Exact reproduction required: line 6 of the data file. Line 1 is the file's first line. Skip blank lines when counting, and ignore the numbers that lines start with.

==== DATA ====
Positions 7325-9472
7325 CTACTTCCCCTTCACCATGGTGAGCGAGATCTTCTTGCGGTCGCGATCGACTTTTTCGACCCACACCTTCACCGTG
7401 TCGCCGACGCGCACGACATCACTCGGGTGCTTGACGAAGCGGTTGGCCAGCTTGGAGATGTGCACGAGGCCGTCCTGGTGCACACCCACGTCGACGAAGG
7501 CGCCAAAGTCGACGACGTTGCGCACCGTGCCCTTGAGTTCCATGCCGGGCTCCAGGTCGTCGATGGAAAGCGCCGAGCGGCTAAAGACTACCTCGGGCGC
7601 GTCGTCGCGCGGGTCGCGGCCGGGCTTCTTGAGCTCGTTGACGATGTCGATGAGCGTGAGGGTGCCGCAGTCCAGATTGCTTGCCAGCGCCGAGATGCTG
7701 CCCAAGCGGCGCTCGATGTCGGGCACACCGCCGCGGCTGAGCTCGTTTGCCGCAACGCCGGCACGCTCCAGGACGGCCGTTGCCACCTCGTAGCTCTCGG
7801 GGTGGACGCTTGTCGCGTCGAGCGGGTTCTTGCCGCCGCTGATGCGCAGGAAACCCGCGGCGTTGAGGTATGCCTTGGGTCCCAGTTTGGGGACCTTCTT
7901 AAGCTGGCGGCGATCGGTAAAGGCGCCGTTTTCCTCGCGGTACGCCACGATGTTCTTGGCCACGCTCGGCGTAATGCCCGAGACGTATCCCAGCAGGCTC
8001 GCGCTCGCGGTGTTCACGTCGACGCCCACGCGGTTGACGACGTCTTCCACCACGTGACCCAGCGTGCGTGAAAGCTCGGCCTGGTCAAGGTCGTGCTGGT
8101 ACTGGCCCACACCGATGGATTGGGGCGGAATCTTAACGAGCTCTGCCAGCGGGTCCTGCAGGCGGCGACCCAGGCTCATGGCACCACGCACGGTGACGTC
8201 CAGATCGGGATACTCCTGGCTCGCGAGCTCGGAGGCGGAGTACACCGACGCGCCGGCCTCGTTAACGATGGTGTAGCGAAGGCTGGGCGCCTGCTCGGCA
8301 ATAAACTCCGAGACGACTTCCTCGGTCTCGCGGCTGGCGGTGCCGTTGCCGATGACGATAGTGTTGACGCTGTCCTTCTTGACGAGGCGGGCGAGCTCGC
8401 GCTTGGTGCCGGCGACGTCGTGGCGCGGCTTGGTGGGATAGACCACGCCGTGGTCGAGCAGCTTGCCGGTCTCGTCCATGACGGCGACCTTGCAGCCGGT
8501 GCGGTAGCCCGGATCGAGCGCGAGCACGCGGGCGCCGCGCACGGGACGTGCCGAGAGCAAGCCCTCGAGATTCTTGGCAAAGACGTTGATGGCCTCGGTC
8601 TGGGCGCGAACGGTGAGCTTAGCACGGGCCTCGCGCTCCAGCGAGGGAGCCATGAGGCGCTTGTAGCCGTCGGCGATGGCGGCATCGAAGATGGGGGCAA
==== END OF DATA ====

7701 CCCAAGCGGCGCTCGATGTCGGGCACACCGCCGCGGCTGAGCTCGTTTGCCGCAACGCCGGCACGCTCCAGGACGGCCGTTGCCACCTCGTAGCTCTCGG